A day of revelry aimed to help thousands of Mexicans still sifting through rubble.
At least 400 people gathered in the early afternoon Sunday for a fundraiser in the central valley to benefit the victims of the earthquake that rattled Mexico last week.
Organizers started arranging the event Wednesday, a day after a magnitude 7.1 earthquake hit Mexico’s capital and surrounding areas. At least 307 people have died from the disaster.
“I think it’s our obligation to help out,” said Ruben Anaya, chief operating officer of Mariana’s Supermarkets, which organized the event through its charity foundation.
Proceeds from the festival, in the parking lot in front of the Mariana’s at Valley View Boulevard and Sahara Avenue, are expected to be funneled into one of three charities by Wednesday — the Mexican Red Cross, UNICEF Mexico and GlobalGiving — Anaya said.
Anaya expected up to 4,000 people to attend during the eight-hour festival.
“The community has really stepped up and donated,” Anaya said.
The event included live music from about 10 bands, food, drinks and a bounce house for children. The smoky smell of grilling meat wafted through the air as dancing servers ladled aguas frescas into large foam cups. All profits from food sales went toward the donation pool.
Everything needed to produce the festival was donated, Anaya said. The stage and sound system were donated, and the bands played at no charge to the event organizers.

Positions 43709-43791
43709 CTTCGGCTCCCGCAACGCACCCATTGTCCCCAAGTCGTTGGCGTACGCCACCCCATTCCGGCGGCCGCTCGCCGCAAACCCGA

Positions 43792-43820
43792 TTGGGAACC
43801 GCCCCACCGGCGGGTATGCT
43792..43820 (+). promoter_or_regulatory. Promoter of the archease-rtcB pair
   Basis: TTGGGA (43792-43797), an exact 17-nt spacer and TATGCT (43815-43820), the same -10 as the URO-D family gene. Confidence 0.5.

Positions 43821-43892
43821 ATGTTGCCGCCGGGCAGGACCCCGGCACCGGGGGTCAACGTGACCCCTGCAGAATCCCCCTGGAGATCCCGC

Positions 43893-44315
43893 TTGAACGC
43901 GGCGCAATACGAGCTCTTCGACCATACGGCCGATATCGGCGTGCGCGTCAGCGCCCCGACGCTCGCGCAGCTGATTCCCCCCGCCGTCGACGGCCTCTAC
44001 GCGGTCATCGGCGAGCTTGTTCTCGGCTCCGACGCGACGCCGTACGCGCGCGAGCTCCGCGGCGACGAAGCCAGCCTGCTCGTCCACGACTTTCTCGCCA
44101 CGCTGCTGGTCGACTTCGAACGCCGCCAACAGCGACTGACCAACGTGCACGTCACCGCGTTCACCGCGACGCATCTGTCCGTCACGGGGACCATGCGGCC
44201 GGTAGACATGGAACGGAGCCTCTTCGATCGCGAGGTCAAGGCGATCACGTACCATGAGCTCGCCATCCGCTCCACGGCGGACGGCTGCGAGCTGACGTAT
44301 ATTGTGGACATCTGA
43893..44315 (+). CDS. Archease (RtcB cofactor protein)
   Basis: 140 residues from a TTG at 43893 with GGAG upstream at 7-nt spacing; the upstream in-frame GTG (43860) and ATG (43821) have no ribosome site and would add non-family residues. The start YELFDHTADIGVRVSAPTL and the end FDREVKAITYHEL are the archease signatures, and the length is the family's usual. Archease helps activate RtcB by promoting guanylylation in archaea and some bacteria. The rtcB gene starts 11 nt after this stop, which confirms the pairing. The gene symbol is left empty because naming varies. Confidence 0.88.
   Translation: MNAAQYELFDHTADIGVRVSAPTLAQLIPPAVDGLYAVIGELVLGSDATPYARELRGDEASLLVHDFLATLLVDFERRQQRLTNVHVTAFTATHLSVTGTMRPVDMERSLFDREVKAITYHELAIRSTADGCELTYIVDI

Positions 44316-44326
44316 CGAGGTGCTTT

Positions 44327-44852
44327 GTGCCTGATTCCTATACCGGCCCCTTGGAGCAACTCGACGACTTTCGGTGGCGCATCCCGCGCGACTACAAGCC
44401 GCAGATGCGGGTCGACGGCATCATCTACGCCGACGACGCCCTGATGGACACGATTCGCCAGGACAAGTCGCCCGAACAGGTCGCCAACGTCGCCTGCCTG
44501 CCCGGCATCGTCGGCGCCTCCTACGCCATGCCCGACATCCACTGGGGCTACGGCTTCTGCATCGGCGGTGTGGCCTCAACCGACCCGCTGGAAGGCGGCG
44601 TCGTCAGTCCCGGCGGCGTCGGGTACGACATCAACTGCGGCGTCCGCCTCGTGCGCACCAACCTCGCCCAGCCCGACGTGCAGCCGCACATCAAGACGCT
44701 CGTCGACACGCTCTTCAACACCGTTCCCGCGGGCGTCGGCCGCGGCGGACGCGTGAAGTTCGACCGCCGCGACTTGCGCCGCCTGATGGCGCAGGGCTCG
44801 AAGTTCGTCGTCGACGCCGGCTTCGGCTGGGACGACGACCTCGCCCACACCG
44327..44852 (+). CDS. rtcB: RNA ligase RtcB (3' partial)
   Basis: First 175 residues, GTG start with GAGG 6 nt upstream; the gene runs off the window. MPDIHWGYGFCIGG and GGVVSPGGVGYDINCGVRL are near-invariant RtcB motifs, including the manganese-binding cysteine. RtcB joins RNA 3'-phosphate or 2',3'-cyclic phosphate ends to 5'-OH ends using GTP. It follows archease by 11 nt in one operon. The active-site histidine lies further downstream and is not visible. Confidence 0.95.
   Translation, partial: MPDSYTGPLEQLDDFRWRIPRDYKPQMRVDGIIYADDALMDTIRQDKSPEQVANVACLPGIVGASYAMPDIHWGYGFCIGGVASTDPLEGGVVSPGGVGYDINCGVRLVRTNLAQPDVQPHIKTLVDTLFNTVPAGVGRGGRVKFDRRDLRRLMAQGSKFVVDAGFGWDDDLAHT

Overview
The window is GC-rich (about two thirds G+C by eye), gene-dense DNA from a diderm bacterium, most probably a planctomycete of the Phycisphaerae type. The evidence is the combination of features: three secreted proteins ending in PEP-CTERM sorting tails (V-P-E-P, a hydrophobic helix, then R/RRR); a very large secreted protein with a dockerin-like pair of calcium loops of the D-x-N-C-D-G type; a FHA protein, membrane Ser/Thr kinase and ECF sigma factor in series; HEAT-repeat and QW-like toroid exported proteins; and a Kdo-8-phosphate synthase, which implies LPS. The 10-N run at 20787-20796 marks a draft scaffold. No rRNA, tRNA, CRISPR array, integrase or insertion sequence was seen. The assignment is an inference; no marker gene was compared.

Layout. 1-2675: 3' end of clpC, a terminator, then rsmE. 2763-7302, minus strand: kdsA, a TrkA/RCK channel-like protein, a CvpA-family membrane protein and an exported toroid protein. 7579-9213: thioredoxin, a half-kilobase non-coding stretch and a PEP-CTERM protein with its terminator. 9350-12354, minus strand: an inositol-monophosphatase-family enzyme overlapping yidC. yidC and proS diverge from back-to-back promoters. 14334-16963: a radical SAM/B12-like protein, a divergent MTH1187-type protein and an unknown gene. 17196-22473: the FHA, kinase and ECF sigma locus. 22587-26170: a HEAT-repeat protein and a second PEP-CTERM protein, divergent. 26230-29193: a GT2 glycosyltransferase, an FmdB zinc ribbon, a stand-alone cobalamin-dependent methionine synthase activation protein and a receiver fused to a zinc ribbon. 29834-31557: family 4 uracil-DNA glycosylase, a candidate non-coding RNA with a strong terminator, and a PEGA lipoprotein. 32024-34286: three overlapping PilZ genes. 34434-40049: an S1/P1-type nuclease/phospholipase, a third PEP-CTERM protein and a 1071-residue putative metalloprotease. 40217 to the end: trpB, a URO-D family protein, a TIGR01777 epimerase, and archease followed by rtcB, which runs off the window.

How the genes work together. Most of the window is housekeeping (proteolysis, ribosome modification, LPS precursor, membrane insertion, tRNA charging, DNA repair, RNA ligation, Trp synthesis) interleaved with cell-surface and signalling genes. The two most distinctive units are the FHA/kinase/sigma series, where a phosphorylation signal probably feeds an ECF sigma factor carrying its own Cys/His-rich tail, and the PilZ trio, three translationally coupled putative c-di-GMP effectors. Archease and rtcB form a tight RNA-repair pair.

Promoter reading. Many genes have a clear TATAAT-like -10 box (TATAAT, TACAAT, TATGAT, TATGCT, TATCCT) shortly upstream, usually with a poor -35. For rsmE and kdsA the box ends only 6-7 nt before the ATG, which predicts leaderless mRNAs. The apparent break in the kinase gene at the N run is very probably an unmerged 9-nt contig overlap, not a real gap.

Attendees could also donate directly by dropping cash into one of several boxes under a tent near the festival’s entrance. Anaya said workers were also taking donations of bottled water and canned food.
Mariana’s Charity Foundation vowed to match donations dollar for dollar up to $20,000, Anaya said.
As of 6 p.m. Sunday, the event had raised $50,175, including the Mariana’s foundation match, he said.
North Las Vegas City Councilman Isaac Barron said he wasn’t surprised to see the turnout because he knows there is strong support in the community for helping Mexico.
“So many people here, I know in North Las Vegas, in Las Vegas and Clark County in general, we have our ties to Mexico,” he said.
Chris Roman, a Latin Chamber of Commerce board member who helped spread the word about the event, said people from all different backgrounds supported the cause. He called Sunday’s turnout “heartwarming.”
“(In) today’s environment, a lot of people talk about divisiveness, the lack of civility, people don’t care,” Roman said. “This is proof positive people do.”
Roman said the support shown during Sunday’s event is just another example of Las Vegans stepping up when others are in need.
“We’re a generous people,” he said. “We really are when the need is there.”
Contact Blake Apgar at firstname.lastname@example.org or 702-387-5298. Follow @blakeapgar on Twitter. The Associated Press contributed to this story.
A word from the sponsors …
Other major sponsors for Sunday’s earthquake relief festival included Toro Taxes and United Nissan.